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Anxiety at night – keeping calm and relaxed

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Do you have trouble falling asleep or do you wake up in a panic at 3 a.m.? Whether you’re worried about work, health or finances, there are a number of things you can do to try and alleviate your anxiety and get the sleep you need.

Getting a peaceful night’s sleep

We all feel anxious at one time or another in our lives. Two thirds of Americans report having issues with anxiety and stress causing them to lose sleep. Anxiety disorders are associated with reduced sleep quality in a ‘chicken and egg’ scenario where each tends to make the other worse. Knowing how to stop the vicious cycle is important so you can get on with enjoying your life.

But what is anxiety? Essentially, it is the body’s natural response to stress. You may feel fearful or apprehensive about making a decision or about the curve balls life might throw your way. You may feel unable to cope and that anxiety has started to interfere with your daily routine or affect your relationships with friends and family. If you are finding yourself agreeing to a lot of these, then speak with your doctor about your concerns.

Anxiety manifests itself differently for each person, but common symptoms include an increased heart rate and trouble sleeping. Having a dry mouth is also a physical symptom of anxiety and can further disrupt your sleep.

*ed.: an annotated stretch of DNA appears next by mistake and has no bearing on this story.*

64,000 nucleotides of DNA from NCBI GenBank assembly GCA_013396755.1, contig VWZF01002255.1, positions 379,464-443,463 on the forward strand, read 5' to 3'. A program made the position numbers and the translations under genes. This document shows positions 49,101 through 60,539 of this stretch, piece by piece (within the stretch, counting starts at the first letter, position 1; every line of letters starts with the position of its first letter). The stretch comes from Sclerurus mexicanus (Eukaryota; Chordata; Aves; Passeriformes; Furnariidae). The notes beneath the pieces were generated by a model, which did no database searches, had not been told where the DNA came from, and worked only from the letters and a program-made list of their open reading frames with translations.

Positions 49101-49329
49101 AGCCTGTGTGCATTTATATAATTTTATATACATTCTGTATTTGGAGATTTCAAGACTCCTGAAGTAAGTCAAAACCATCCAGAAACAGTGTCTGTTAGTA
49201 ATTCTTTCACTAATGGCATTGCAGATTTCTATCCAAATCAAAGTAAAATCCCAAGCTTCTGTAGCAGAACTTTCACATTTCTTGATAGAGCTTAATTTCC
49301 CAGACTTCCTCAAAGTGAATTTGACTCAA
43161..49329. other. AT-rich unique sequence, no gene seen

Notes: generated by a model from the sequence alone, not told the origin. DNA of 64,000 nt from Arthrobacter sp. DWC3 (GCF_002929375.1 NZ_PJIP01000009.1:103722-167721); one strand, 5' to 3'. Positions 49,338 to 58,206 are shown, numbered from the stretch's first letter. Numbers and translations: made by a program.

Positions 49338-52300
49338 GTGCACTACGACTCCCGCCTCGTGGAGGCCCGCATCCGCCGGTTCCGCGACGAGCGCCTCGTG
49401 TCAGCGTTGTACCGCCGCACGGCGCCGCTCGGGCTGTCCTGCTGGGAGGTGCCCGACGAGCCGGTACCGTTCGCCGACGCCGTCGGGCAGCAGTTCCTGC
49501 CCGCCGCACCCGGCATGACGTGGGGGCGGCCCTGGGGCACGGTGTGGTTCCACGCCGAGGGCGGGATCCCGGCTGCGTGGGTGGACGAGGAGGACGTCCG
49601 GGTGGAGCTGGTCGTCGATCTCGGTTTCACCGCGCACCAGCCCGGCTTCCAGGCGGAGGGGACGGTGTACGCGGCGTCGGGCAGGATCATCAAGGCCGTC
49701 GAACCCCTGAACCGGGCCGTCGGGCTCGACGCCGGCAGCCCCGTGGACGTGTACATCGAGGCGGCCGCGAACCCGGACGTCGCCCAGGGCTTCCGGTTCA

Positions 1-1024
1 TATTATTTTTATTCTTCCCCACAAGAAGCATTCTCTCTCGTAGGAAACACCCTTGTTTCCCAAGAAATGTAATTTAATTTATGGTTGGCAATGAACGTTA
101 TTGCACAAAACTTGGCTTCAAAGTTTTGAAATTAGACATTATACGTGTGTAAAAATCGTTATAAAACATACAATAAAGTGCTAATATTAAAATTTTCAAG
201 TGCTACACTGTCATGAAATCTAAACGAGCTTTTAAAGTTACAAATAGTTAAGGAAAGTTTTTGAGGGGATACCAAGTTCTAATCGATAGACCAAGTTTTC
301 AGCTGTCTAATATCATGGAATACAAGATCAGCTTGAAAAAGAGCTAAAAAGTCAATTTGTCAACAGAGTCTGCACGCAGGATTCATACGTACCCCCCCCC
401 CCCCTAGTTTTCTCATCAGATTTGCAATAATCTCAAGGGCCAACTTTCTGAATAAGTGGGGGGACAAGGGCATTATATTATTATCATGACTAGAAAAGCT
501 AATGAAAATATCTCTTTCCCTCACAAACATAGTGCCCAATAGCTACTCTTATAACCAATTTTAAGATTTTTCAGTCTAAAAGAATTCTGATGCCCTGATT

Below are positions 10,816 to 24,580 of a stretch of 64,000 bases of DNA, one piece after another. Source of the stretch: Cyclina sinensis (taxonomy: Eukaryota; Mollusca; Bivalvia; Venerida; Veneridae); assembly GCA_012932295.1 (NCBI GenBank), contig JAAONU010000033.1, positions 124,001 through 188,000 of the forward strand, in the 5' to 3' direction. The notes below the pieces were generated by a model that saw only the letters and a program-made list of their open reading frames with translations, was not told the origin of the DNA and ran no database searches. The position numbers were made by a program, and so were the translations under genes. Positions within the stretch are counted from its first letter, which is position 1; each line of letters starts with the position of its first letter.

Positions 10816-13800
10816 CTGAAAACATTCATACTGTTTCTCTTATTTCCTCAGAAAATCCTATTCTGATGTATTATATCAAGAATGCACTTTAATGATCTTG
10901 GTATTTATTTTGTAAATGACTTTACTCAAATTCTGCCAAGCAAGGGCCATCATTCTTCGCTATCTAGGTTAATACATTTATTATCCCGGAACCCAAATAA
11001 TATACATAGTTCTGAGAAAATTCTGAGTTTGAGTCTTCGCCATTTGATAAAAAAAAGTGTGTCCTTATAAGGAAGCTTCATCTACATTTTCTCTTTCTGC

Treatment for anxiety at night

Getting good quality sleep is so important for a healthy and happy life – it impacts on everything from your physical and mental health to your career and relationships. Creating positive sleep habits can begin with discovering relaxation techniques like breathing exercises. These are even available to download as an app on your phone, so you can learn the principles of meditation from the comfort of your own home.

Wind down by taking a warm bath before bed and ensure that your bedroom is a haven of calm. We are all addicted to our phones these days. Implement a no-electronics rule in the evening and make a conscious effort to use the time to re-charge yourself and not just your phone.

You can also invest in some blackout blinds or curtains for your bedroom to keep it dark. Your body interprets light as a signal to wake up, so blocking out any street lights or early morning sunshine may help you stay asleep longer.

Make sure you exercise regularly, because exercise will help in two ways. First, it helps combat anxiety by boosting your mood and reducing stress. Second, being physically tired will help you sleep better and make you less likely to suffer from disturbances like restless legs syndrome or sleep apnea.

Seeing a doctor for help with anxiety

The good news about anxiety is that it’s treatable. Realizing you suffer from it and reaching out are the first steps. Your primary care doctor should be your first port of call – they will be able to help guide you towards a path out of anxiety and back towards a good night’s sleep.

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